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Ralph,

On a recent job interview I was asked a question I was unsure how to answer.  I didn't get the job so I wonder if my answers to questions might have been a factor.  The question I got (and I recall my answer was really confused) was about the supervisor on my previous job.  I didn't get along very well with him, which was one of the reasons for looking for another job, but I didn't think I should speak poorly of him.  On the other hand I didn't want to lie either.  What should I do in that situation?  Thank you.

Answer
Hi Bart,

This is a very common interview question and I'm sure you are not the first person to have difficulty with it.  Allow me to give you some background on this kind of question so you'll understand the reasoning behind it and then I'll discuss some options you have for your response.

This question comes from the "Character" category of questions (one of four categories).  It is designed to see what kind of person you are and, therefore, what kind of person the employer can expect you to be in the future if they decide to hire you.  The first rule here is "don't trash your boss."  Often, the interviewer(s) will ask the question just to see if that is what you will do.  So, don't do it.  If you do, the employer will (understandably) conclude that you will do the same thing to them if a disagreement arises.  And if you are brutally honest about the person you didn't get along with, you come off as a whiner and a potential problem, and no one wants to hire that kind of person.  So, what to do?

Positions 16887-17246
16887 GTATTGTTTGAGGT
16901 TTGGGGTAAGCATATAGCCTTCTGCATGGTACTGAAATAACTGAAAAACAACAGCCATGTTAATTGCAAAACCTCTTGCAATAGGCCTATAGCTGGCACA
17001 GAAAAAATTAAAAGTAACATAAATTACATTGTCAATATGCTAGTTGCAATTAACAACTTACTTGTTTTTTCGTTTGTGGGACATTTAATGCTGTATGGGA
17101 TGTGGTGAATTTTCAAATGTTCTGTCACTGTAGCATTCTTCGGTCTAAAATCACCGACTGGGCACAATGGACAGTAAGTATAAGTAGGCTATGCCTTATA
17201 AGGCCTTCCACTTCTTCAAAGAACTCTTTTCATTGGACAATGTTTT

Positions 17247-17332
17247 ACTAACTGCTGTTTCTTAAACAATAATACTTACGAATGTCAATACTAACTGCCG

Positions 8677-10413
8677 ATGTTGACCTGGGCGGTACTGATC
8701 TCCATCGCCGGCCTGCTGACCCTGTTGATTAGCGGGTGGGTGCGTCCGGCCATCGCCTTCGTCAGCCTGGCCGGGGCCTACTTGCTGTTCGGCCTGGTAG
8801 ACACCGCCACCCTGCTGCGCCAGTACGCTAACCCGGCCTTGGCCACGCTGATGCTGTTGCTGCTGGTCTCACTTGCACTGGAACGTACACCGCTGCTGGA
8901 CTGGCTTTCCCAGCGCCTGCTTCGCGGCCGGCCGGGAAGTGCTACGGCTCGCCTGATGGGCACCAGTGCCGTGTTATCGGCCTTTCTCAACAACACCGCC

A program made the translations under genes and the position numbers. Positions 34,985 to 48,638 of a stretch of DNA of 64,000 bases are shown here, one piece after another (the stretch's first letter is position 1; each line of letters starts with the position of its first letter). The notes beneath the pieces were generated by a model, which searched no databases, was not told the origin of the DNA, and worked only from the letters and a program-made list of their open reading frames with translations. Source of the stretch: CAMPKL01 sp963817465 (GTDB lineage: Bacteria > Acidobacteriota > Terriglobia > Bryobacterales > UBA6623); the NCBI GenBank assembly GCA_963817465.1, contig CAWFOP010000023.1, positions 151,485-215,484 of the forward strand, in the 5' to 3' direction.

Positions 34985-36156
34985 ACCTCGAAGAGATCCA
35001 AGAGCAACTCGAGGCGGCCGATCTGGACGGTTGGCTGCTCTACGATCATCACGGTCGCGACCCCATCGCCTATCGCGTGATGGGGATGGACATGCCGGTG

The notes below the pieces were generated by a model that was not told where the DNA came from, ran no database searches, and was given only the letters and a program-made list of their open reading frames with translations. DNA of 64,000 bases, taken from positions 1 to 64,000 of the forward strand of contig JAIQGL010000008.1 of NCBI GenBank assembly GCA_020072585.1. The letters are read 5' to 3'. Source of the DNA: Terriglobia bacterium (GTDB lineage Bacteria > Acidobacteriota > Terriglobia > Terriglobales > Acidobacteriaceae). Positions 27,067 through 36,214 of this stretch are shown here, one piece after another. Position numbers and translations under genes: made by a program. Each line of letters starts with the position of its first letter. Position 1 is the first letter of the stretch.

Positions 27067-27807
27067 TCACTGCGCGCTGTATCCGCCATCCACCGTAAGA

You are correct that you should not lie about the previous employment situation, but if you can't tell the "whole truth and nothing but the truth," how can you handle this?  The answer is: very carefully.  What I am going to suggest to you below allows you to tell the absolute truth (if not the whole truth) but do so in a way that does not vilify anyone.

Many employees have, at some point or another in their working lifetime, had a professional or personality conflict with a boss or supervisor.  The trick is to truthfully acknowledge the conflict but avoid the drama.  There are as many ways of wording a response to this question as there are situations to which the question applies.  Your response needs to, in brief terms, use one of the instances where conflict arose - so you can put the situation in concrete terms for the interviewer - and then describe how the conflict was resolved.  In this scenario, you want to choose an episode where it is clear that genuine misunderstanding existed, miscommunication was a factor, or a simple difference of opinion was involved.  In other words, choose an example where you can accurately describe a successful (or mostly successful) resolution.